Answer these questions please ?What are some main ideas in Dracula? and What message is the author conveying through this piece of literature? (Think about Big Ideas, not just plot)

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Ashley Kannan | Middle School Teacher | (Level 3) Distinguished Educator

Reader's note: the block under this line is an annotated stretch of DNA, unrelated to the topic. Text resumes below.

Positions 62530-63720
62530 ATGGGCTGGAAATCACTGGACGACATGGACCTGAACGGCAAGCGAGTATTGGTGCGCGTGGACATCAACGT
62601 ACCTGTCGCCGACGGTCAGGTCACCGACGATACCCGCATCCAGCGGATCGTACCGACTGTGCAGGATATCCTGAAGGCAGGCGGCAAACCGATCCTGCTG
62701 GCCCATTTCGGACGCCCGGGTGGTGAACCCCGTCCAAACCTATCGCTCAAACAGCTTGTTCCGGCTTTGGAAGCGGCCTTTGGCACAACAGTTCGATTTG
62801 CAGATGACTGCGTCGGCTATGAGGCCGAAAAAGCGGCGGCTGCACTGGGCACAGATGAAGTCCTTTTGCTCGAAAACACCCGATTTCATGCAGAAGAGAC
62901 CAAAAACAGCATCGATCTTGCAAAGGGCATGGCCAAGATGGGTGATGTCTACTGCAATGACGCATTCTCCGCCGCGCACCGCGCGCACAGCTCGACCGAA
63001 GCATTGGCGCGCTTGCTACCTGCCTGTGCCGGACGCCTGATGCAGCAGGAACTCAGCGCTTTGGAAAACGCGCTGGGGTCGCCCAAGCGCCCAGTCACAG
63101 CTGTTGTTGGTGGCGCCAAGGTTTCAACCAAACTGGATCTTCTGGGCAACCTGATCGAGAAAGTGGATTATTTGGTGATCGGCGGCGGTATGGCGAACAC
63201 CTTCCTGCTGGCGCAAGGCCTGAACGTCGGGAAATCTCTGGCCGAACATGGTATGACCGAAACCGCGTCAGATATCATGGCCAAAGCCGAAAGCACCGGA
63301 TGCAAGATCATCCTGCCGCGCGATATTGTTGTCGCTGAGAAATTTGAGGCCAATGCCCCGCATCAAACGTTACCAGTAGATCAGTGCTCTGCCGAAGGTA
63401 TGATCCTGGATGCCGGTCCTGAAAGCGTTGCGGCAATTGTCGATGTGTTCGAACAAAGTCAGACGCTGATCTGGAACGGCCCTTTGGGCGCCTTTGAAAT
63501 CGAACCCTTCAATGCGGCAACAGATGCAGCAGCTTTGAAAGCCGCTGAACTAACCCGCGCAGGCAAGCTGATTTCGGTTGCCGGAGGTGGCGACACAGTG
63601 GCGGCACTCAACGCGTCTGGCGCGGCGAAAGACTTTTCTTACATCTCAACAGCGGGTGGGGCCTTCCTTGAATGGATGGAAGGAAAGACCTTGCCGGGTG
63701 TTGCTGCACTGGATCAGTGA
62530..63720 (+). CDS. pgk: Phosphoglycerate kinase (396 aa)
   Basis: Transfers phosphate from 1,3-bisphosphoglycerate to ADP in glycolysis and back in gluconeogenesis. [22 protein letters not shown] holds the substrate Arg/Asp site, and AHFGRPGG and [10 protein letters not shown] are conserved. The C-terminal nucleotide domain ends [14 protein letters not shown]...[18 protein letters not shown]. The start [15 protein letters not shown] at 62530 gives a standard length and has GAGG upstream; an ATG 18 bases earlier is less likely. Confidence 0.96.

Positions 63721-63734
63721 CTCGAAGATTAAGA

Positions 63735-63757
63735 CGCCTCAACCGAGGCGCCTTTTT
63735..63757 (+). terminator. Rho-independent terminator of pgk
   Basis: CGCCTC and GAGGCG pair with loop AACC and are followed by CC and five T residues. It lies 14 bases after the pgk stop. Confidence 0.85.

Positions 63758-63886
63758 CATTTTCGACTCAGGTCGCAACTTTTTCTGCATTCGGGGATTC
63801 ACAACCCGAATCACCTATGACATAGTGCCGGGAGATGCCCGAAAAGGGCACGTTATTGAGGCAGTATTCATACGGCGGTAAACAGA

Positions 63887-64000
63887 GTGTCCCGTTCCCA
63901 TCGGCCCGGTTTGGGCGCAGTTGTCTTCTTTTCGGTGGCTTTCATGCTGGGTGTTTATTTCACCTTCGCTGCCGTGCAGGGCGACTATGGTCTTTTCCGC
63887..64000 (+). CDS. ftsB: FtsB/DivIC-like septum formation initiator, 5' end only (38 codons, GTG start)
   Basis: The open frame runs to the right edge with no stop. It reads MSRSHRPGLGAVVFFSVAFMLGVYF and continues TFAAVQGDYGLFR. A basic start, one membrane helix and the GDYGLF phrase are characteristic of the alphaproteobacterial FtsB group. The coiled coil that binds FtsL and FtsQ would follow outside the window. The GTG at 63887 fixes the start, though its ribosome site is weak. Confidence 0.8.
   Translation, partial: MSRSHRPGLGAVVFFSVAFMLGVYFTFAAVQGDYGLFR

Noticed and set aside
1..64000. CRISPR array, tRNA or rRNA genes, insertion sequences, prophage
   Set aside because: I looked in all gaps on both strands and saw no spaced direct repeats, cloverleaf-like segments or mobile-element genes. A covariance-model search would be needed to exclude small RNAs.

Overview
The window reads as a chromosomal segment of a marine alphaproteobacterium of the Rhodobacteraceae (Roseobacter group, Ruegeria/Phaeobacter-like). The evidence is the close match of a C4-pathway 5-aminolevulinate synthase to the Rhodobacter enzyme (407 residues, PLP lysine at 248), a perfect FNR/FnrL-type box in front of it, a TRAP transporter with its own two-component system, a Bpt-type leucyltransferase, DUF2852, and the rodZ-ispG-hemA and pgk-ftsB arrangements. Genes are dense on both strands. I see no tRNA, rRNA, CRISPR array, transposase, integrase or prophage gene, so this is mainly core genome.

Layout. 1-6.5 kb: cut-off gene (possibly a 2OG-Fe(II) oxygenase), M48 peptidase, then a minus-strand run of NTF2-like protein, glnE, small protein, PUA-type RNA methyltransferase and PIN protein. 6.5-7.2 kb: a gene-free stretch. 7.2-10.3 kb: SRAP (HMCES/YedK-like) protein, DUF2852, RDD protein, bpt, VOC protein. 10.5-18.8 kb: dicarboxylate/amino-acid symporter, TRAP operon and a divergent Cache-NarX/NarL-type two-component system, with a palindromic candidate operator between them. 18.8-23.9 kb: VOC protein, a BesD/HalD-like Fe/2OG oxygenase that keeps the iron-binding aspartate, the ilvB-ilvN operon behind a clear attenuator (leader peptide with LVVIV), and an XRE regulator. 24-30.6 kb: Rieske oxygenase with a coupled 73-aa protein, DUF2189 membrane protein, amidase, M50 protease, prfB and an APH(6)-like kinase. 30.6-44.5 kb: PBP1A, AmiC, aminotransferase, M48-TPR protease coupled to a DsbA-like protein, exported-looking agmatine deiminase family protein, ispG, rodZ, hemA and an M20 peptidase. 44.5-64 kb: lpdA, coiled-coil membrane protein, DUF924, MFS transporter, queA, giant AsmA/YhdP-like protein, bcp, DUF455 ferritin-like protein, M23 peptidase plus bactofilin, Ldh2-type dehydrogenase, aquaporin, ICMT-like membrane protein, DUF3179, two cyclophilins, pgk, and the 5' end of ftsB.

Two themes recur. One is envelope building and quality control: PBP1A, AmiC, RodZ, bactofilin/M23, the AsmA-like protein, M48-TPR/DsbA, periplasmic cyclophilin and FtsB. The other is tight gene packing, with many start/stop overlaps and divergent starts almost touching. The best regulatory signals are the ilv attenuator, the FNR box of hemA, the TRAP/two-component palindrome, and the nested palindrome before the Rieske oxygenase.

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I think that one of the primary ideas that comes out of the book is the battle between redemption and salvation.  The notion of "being damned" is not only linked to Dracula's taking of Lucy and his biting of Mina, but seen in a larger sense.  Dracula represents evil and a sense of the ungodly, while the vampire hunters represent good and the force of righteousness that seeks to stamp out evil.  The very idea of being able to demonize or find an embodiment of evil occupies a large role in the text, making it a statement of good vs. evil, sin vs. redemption.  I think that another large theme that comes out of the work is the idea that mortality is defined by acts and goodness, making it of more worth than eternal life cursed with damnation.  The vampires, and Dracula himself, are immortal and eternal.  Yet, they wander the earth with a sense of incomplete and immorality to them.  Stoker, through the vampire hunters, makes a critical point of being able to say that it is better to live a virtuously mortal life with the knowledge of death as present than to live one that is limitless but with sin as a constant companion.  Finally, I would say that the book has a unique statement on Victorian society.  On one hand, conventional social forces win.  The vampire hunters kill Dracula, Harker's marriage to Mina triumphs, and Mina is saved.  Yet, I think that there is an eerie tone that accompanies such a vision.  The conclusion of the novel where Mina feels that others would never really believe such a story compels the reader to feel a sense of disquietude about the conclusion.  While Dracula is gone, others might be there, others "might stalk the earth."  If we accept the premise that there is a battle between redemption and sin present, then it is quite plausible to suggest that the victory against Dracula simply represents one small battle in which good triumphs over sin.  Yet, like Dracula, sin and damnation might be eternal, following all at every waking moment, convinced of nothing more than the certainty of its presence, while others fail to believe it so.

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